This might be hard to believe but I’ve actually not visited Fushimi Inari Taisha ( 伏見稲荷大社 ) before. I did plan it in on our last visit to Kyoto but at the time, the day before I was gonna go, I ended up with a leg injury so I decided to scrap that as it would have been hard to climb the entire Mt. Inari at the time. The main reason why we decided to returned to Kyoto so soon was because of this. The morning of my trip to the shrine Dan decided that he is feeling a little tired and would rather stay in the hotel to rest and work by himself and so I proceeded to go alone. I set out to walk there rather than take the train. It was about an hour and a half + of walking from central Kyoto. I quite enjoy hiking so walking through new unknown, environment is pure pleasure to me. I’ve actually found many little treasures and interesting places that way over the years. Many of my best travel memories were formed during one of these spontaneous hikes. I must mention that I’m not one of these people who try to cram in as many activities and sight seeing spots in a day as humanly possible. I just can’t do it. Sure, I probably miss out on some ‘hot tourist destinations’ that way but I’d still rather pace myself and take things easy than rush through every experience. You could say I’m a lazy traveler… or just that I’m not particularly afraid of missing out. A part of travelling is taking in the landscapes, culture, food, and activities. But how can you truly explore it if you plan every day to the exact minute? Slowing down while travelling allows you to immerse yourself into the experience that you are having and thus have a more wholesome travel experience, leaving a memorable and lasting impression. You might not be able to see everything that you wish you had seen but in exchange you will feel relaxed and have the space to capture more of the little, magical moments that surround you; so are you really missing out?
I feel like it’s self-explanatory but I see people whining about Kyoto being over-hyped because of how crowded it is (when it’s not pandemicland) ,which I understand, but as someone who really enjoys Kyoto, just go to the most popular places very early in the morning. To me it’s something really obvious but apparently this is not how majority of people approach sight seeing judging by the crowds-or-lack there of. I have seen both the Inari Shrine and the Bamboo Grove in Arashiyama almost completely void of tourists. You can than spend the rest of the day exploring outside of the tourist hotspots ,which is absolutely amazing. When I arrived at Fushimi Inari Taisha all the little shops and snack stands were still shut for the most part. Except for one bus of school kids there was no one else around. I’ve made it all the way to the top of Mt. Inari and back down mostly walking under the rows of Torii Gates and explored all the Power Spots all by myself with only sounds of nature accompanying me.
Founded in 711 and built on Mt. Inari in Fushimi, Kyoto, Fushimi Inari Taisha has been a place of worship for people since ancient times. Fushimi Inari is the most important of several thousands of shrines dedicated to Inari, the Shinto god of rice and sake. With it’s 10 000 vermillion Torii Gates winding their way up the wooded sacred mount Inari (233masl) it has become one of the most iconic and most photographed spots in Japan. Each of the Torii gates has been donated by an individual or a Japanese business in the hope of receiving good luck and fortune. The name of the donor is inscribed in black ink on the back of each gate. The entire pathway up the mountain is about 4 km with dozens of Power Spots, sub-shrines and graveyards along the way so make sure to wear comfy shoes if you wish to get all the way to the top. If you want to explore the trail in accordance to the Shinto faith it’s best to start your journey starting from the clockwise direction. There are also a few restaurants along the way, which offer locally themed dishes. The trail is accessible 24h so you can come here at any time of the day.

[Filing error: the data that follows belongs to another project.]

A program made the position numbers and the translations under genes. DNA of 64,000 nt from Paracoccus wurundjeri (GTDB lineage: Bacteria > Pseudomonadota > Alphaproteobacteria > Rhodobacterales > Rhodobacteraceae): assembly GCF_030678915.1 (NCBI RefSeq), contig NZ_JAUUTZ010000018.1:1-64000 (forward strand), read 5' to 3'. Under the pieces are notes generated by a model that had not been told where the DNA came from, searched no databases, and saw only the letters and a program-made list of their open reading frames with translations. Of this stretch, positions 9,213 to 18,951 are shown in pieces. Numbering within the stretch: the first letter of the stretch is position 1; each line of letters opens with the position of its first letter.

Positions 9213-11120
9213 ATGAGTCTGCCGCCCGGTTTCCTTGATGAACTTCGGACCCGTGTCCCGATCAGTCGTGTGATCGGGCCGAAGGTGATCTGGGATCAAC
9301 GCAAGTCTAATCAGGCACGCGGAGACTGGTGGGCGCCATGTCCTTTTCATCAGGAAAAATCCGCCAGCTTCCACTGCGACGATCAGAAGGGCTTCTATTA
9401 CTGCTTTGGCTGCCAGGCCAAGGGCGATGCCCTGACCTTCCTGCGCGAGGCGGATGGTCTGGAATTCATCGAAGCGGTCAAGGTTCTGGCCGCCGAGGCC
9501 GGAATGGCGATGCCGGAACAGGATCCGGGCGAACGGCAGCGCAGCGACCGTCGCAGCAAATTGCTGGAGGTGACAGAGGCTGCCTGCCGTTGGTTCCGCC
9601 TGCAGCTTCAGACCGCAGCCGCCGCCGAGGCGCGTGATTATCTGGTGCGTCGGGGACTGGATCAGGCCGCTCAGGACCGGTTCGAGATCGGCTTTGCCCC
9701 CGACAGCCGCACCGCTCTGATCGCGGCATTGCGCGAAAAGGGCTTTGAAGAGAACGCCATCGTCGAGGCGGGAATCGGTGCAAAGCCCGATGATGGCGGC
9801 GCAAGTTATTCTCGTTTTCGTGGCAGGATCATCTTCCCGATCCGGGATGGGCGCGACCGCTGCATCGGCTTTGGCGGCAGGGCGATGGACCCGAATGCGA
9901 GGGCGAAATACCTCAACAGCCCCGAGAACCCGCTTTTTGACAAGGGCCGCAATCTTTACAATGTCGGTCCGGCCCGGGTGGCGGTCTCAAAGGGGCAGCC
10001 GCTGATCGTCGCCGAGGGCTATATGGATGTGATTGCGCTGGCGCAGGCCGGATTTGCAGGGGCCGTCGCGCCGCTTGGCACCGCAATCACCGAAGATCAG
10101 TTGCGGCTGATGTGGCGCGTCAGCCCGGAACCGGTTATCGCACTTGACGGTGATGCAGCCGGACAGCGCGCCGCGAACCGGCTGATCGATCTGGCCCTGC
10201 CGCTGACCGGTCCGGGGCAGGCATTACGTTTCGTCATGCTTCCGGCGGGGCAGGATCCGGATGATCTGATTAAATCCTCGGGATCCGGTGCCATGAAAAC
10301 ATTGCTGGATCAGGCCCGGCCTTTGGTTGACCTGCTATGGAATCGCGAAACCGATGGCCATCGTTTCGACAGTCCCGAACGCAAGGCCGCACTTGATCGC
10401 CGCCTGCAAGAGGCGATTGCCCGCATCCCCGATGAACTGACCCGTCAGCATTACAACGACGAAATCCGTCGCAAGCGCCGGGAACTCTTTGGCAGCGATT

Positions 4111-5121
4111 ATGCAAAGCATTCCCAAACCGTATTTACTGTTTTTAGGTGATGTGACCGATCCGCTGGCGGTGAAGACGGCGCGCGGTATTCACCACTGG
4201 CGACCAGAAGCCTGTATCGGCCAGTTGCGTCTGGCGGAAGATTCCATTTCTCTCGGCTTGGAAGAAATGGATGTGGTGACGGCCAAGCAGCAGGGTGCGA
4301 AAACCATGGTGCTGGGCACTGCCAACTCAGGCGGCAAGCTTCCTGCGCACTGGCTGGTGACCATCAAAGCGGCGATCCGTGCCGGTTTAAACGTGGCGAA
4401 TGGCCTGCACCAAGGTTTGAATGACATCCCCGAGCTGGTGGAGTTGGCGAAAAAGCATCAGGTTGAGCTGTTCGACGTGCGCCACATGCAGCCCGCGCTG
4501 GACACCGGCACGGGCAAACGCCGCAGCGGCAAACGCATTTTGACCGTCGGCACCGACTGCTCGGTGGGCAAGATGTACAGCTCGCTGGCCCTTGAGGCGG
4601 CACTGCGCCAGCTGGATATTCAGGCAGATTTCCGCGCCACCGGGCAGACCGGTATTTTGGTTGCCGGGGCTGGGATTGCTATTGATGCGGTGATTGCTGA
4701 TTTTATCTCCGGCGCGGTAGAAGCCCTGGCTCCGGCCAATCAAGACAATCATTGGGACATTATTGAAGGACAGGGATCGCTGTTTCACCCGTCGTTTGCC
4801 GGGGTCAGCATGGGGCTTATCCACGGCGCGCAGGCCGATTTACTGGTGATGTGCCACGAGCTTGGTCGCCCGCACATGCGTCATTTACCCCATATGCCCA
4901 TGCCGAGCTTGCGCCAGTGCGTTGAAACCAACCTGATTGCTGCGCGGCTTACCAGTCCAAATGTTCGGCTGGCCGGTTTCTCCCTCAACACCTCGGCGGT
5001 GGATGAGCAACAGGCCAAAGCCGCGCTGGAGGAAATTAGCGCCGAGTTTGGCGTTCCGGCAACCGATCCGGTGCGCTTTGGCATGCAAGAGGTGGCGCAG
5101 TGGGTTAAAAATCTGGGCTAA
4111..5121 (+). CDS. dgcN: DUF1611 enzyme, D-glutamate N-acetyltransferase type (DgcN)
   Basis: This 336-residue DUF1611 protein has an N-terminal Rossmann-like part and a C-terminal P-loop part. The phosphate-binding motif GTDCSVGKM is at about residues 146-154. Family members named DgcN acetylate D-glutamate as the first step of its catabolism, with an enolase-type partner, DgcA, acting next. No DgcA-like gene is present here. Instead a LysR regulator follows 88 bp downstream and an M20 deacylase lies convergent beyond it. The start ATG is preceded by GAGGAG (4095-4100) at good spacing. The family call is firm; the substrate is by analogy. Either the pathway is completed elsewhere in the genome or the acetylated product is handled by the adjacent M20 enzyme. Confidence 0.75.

Walking around Fushimi Inrai you will quickly notice the many stone fox or kitsune statues along the way. The fox is considered a messenger of Inari. In the Japanese Shinto faith, there are many different gods of the natural world. These gods, or kami, are frequently believed to have picked an animal to act as their messengers. In case of Inari it’s a white fox ,which is also commonly thought of as the deity itself. Because of this, many shrines dedicated to Inari shrines will feature fox statues that serve as shrine guardians against evil spirits. Another thing you may notice at Fushimi Inari and other shrines and temples in Japan is that many of the statues wear a red bib. In the Shinto, red is the color of the gods and is said to ward off evil and malevolent energy. Hence the color of the Torii gates themselves is red too.
Many people only climb as far as the little spot where you can see Kyoto from above. I’ve set out to complete the whole route myself. As you ascend the Torii gates will become smaller and less densely placed. This trend will remain as you descent down the mountain path. On my way back I’ve made sure to write my wishes on ema boards (as well as buy another pair to take home ,as per usual) as well as lit a candle in one of the sub shrines to leave my prayer and offering. Along the way I have come across a few adorable kitty cats ,which live and are taken care of by the people who run the teahouses dotting the slopes of Mount Inari. Most of the cats are very friendly and eager to interact with the visitors.
Once down I’ve explored the rest of the complexes on the shrine grounds as well and bought some snacks and souvenirs. I’d highly recommend taking the time to explore the near by area for delicious cafes and restaurants before heading for your next destination.